Uber finally explained why it refuses to include a tip button in its app

By April 29, 2016 Business No Comments

Tipping won’t be coming to the Uber app any time soon. 

In a blog post Thursday, the ride-hailing company reiterated that “tipping is not included, nor is it expected or required.”

Why? Uber says it is better for “riders and drivers to know for sure what they would pay or earn on each trip — without the uncertainty of tipping.”

All the debate around tipping comes from an impending settlement the company reached in California and Massachusetts. As part of the agreement, Uber must clarify its language around tipping. Previously the company said there was “no need” to tip — although that’s not the same thing as saying a tip is included.

As a result, many riders thought tip was already included in their ride. Drivers could (and can still be) rated lower by passengers who felt it was uncomfortable to have “please tip” signs in the back of a car.

As part of the settlement agreement, Uber is clarifying, but not rectifying tipping for drivers. While its competitor Lyft has tipping built in, Uber is arguing that adding tips would lead to bias from riders to drivers. In addition, it could incentivize drivers to “spend more time where tips are likely to be highest — typically the wealthiest neighborhoods” and not service the whole town.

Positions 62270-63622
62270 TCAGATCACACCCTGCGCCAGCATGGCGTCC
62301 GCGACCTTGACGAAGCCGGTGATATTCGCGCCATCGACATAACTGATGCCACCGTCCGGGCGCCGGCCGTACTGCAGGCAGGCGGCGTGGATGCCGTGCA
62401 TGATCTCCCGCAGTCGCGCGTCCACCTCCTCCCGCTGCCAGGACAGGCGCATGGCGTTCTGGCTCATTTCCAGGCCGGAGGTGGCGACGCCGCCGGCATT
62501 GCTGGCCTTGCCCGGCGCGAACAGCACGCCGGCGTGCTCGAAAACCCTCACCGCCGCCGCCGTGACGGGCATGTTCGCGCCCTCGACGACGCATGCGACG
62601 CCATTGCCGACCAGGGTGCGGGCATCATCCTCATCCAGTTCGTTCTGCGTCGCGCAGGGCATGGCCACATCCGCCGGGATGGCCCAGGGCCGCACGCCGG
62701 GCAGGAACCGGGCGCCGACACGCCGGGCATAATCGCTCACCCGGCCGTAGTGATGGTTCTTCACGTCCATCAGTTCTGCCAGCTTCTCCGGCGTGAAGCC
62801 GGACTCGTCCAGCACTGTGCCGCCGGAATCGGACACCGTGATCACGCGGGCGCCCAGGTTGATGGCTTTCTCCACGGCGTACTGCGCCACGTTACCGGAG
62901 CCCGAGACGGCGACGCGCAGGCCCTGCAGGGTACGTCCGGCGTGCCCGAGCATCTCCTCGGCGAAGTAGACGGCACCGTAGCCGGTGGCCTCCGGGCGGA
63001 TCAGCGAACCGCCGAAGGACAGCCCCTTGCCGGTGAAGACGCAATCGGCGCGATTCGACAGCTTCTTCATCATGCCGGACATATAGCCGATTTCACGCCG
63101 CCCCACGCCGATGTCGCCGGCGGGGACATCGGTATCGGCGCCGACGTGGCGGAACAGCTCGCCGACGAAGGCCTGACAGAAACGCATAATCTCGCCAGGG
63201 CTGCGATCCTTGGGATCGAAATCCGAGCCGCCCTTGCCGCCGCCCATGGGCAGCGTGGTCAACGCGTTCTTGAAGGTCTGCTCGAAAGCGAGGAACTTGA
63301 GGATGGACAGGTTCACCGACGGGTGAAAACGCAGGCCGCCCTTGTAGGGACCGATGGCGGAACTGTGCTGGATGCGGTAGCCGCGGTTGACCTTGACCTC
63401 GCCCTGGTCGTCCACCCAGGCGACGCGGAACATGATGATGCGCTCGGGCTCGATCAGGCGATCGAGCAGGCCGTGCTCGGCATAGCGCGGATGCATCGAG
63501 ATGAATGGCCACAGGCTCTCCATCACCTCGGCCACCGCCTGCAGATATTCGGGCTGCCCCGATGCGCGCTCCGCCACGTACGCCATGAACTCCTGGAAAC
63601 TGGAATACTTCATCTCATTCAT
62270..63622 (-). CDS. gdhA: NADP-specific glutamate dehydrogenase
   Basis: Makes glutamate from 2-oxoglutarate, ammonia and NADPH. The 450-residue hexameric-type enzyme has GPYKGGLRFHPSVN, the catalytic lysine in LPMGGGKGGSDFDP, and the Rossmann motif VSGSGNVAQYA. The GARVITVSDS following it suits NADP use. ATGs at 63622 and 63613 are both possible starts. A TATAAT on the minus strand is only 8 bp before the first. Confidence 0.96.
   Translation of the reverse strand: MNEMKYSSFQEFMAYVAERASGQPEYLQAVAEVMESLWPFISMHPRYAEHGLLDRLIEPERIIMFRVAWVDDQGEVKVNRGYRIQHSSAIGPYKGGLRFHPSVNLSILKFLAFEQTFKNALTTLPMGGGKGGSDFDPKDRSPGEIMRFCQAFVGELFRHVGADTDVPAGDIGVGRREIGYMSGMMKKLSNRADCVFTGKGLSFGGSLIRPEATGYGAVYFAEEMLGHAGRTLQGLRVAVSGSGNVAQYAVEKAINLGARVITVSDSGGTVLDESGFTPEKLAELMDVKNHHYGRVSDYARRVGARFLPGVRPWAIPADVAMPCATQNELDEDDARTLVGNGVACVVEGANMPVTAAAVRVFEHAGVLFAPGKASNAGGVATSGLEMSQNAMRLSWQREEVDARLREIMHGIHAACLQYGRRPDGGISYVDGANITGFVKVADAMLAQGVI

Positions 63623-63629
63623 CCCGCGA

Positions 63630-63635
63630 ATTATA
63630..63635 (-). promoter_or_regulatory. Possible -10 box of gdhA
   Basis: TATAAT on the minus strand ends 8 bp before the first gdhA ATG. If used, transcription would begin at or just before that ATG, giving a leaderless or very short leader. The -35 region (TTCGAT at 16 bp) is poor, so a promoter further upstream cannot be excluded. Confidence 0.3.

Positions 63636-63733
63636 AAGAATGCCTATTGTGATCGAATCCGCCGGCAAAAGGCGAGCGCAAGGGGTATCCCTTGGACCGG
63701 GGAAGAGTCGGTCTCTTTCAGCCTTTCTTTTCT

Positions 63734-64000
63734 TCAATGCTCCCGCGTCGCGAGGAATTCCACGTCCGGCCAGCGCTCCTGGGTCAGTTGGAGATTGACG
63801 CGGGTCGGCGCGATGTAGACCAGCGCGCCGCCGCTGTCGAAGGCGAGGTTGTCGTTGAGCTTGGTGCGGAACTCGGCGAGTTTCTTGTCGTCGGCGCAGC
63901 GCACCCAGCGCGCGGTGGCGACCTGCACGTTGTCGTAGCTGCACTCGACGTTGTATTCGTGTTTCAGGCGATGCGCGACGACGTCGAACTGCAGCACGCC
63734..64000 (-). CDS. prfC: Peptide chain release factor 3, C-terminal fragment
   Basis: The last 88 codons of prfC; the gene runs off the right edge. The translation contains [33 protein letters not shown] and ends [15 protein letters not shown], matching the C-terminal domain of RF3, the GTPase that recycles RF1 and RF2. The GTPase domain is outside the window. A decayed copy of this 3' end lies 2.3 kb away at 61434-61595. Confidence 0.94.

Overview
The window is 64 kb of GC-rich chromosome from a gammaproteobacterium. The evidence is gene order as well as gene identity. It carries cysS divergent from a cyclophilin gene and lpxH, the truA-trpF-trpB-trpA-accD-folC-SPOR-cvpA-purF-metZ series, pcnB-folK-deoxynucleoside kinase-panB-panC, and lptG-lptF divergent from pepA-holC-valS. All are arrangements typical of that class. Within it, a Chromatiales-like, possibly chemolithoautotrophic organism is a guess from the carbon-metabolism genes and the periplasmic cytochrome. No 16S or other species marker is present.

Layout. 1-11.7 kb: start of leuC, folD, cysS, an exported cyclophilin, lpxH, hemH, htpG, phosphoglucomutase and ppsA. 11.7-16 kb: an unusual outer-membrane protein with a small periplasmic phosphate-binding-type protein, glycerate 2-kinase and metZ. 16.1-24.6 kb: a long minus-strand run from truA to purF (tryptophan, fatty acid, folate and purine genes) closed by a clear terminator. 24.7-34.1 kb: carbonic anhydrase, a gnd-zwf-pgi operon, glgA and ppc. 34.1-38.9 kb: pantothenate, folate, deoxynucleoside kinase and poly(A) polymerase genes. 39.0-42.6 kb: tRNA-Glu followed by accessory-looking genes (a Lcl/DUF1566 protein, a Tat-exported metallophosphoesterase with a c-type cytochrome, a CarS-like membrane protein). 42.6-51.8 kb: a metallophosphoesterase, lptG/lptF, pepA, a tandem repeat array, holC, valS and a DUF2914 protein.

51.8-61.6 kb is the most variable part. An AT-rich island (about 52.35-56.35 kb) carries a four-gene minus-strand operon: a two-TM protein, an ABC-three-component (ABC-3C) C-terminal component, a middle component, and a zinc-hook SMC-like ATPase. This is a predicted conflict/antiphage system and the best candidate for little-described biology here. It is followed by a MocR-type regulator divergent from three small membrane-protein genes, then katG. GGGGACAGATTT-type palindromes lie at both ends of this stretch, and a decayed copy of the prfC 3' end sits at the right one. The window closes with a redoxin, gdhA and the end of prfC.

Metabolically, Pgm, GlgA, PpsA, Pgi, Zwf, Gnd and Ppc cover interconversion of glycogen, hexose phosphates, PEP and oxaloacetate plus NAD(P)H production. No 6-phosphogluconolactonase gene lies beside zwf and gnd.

None of these arguments negate the fact that riders are allowed to do this anyways by just tipping cash. If drivers are looking for cash tips, they might be going to these neighborhoods anyways. As CNN’s Ethan Wolff-Mann writes, the company is focusing more on user growth than finding a way to take care of its drivers:

But citing racism for not adding a tip-screen, when the company has already acknowledged that gratuity is not included, is a transparent ploy to focus less on the drivers, and more on its endgame of user growth. Adding a tipping screen would undoubtedly increase tips—which users wouldn’t have an outward problem with—but it would creep into the consumer’s mind that an Uber trip isn’t quite so cheap as advertised, raising the barrier for consumers to use it.

Despite the pushback, the company has started sending out letters to its riders in certain cities to clarify the tipping policy. As Uber general manager for NYC Josh Mohrer wrote in an email to NYC riders, “Today, riders tell us that one of the things they like most about Uber is that it’s hassle-free. And that’s how we intend to keep it.”

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